Delayed discharge

Hospital bedrest can cause an older person’s health to deteriorate rapidly. HCAs will tackle the issue at RCN Congress

The number of older people in hospital who don’t need to be there is a challenge. Age UK says that when an older person gets “stuck” in hospital it can undo much of the benefit of their treatment. When they eventually go home they could be weaker and less well than they should be.

This isn’t a new issue but it’s one members of the RCN Health Practitioner Committee (HP) say must be addressed. So at this year’s Congress, they’re leading the debate. David Burnside, who’ll present the discussion, says the whole nursing team should remember the impact a delayed discharge can have.

It could quickly lead to an older person losing muscle strength

“It could quickly lead to an older person losing muscle strength, making them more susceptible to falls” he says. “If they were previously able to climb the stairs, get out of bed and stand up from the toilet, but they’re no longer able to do these things, this could be the difference between dependence and independence,” he adds.

The HP Committee has found evidence that the number of unnecessary stays in hospital has increased by a third in just two years, with the majority of patients being more than 65 years old.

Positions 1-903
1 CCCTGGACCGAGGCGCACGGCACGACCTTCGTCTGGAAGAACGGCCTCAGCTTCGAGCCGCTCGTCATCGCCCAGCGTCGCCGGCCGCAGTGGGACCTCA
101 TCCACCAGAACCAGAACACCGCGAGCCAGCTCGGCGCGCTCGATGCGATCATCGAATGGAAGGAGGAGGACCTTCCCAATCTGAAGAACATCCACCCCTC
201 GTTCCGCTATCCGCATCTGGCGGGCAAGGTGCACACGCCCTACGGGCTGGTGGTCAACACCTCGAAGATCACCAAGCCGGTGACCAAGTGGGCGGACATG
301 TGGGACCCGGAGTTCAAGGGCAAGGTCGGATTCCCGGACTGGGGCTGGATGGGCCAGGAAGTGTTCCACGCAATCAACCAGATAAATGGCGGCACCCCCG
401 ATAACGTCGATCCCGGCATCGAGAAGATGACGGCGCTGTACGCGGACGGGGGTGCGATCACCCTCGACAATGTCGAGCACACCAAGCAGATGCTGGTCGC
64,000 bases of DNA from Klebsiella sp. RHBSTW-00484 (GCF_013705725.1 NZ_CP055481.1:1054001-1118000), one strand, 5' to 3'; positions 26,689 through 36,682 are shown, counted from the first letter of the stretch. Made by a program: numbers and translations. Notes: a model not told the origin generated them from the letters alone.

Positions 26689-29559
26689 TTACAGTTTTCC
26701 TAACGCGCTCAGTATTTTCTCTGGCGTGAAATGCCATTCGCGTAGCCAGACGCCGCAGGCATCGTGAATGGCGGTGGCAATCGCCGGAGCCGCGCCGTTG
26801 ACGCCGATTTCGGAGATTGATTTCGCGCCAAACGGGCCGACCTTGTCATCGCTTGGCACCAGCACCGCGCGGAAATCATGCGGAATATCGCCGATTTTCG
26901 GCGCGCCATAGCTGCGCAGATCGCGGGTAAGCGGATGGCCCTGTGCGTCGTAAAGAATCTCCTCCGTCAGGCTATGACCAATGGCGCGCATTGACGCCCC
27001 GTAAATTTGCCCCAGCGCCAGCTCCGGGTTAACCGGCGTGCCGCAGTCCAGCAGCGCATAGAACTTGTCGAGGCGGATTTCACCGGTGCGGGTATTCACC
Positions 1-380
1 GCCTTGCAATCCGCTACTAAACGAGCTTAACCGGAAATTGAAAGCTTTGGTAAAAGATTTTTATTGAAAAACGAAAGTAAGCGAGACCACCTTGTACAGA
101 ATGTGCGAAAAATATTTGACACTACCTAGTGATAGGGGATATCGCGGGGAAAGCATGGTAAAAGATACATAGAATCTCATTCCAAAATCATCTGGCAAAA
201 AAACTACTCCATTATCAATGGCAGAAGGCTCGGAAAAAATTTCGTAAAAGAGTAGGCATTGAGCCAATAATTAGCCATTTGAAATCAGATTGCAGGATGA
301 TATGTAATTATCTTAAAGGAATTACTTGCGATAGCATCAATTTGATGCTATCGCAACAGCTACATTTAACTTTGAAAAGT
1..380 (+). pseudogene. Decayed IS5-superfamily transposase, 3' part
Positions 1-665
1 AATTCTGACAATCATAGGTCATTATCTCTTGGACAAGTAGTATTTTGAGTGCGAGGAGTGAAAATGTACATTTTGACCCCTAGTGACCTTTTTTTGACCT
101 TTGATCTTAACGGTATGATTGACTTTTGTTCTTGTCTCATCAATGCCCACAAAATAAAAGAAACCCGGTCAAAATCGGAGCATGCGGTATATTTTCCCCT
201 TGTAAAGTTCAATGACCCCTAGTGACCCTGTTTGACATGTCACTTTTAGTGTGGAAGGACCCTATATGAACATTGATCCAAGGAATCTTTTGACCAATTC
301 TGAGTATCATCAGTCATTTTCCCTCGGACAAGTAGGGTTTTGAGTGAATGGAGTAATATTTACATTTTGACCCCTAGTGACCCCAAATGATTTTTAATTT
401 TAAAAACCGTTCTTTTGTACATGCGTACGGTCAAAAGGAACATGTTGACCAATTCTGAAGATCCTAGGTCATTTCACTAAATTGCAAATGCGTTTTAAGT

It would take some simple, fundamental actions to tackle this, David says. “Help patients get out of bed, get dressed, eat meals at a table. This will help reduce muscle wastage and not only facilitate discharge, but make people potentially less dependent on home care support when they leave.”

Can anyone speak in a Congress debate?

Yes – a good debate is made up of a wide cross-section of views.

Will there be a vote on this issue?

No, because it’s a matter for discussion.

Will the views of HCAs be represented in votes cast at Congress?

Absolutely. The HP Committee has seven votes for each resolution and other HCA members may vote as members of other committees, regions or countries.

Find out more about RCN Congress and book your free place. 

Words by Sharon Palfrey

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